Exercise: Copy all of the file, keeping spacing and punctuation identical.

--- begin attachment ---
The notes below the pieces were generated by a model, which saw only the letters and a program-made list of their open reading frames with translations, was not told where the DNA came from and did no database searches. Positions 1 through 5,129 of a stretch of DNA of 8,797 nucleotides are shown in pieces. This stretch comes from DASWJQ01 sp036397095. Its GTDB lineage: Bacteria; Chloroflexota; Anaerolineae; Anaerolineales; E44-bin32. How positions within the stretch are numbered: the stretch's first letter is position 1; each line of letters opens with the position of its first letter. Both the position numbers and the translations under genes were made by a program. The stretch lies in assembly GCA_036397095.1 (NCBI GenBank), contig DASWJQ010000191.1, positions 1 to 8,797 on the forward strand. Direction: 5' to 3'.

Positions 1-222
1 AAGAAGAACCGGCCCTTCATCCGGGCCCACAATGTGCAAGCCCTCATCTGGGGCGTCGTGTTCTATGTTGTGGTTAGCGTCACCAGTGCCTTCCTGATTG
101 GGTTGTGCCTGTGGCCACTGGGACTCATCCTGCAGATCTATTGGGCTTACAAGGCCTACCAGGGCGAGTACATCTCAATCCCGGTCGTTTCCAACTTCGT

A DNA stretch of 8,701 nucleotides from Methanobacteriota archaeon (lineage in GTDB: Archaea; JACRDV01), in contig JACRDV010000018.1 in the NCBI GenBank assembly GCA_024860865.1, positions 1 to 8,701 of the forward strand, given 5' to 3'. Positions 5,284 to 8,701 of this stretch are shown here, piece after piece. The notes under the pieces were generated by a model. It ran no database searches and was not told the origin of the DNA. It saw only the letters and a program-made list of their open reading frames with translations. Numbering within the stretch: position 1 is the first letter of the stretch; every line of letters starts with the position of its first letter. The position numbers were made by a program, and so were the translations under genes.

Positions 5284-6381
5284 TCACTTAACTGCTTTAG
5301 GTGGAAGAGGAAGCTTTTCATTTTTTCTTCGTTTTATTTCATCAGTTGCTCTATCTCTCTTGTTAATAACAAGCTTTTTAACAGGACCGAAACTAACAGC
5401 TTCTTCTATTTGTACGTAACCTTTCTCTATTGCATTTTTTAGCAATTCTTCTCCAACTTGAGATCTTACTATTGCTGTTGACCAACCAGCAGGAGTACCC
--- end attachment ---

The notes below the pieces were generated by a model, which saw only the letters and a program-made list of their open reading frames with translations, was not told where the DNA came from and did no database searches. Positions 1 through 5,129 of a stretch of DNA of 8,797 nucleotides are shown in pieces. This stretch comes from DASWJQ01 sp036397095. Its GTDB lineage: Bacteria; Chloroflexota; Anaerolineae; Anaerolineales; E44-bin32. How positions within the stretch are numbered: the stretch's first letter is position 1; each line of letters opens with the position of its first letter. Both the position numbers and the translations under genes were made by a program. The stretch lies in assembly GCA_036397095.1 (NCBI GenBank), contig DASWJQ010000191.1, positions 1 to 8,797 on the forward strand. Direction: 5' to 3'.

Positions 1-222
1 AAGAAGAACCGGCCCTTCATCCGGGCCCACAATGTGCAAGCCCTCATCTGGGGCGTCGTGTTCTATGTTGTGGTTAGCGTCACCAGTGCCTTCCTGATTG
101 GGTTGTGCCTGTGGCCACTGGGACTCATCCTGCAGATCTATTGGGCTTACAAGGCCTACCAGGGCGAGTACATCTCAATCCCGGTCGTTTCCAACTTCGT

A DNA stretch of 8,701 nucleotides from Methanobacteriota archaeon (lineage in GTDB: Archaea; JACRDV01), in contig JACRDV010000018.1 in the NCBI GenBank assembly GCA_024860865.1, positions 1 to 8,701 of the forward strand, given 5' to 3'. Positions 5,284 to 8,701 of this stretch are shown here, piece after piece. The notes under the pieces were generated by a model. It ran no database searches and was not told the origin of the DNA. It saw only the letters and a program-made list of their open reading frames with translations. Numbering within the stretch: position 1 is the first letter of the stretch; every line of letters starts with the position of its first letter. The position numbers were made by a program, and so were the translations under genes.

Positions 5284-6381
5284 TCACTTAACTGCTTTAG
5301 GTGGAAGAGGAAGCTTTTCATTTTTTCTTCGTTTTATTTCATCAGTTGCTCTATCTCTCTTGTTAATAACAAGCTTTTTAACAGGACCGAAACTAACAGC
5401 TTCTTCTATTTGTACGTAACCTTTCTCTATTGCATTTTTTAGCAATTCTTCTCCAACTTGAGATCTTACTATTGCTGTTGACCAACCAGCAGGAGTACCC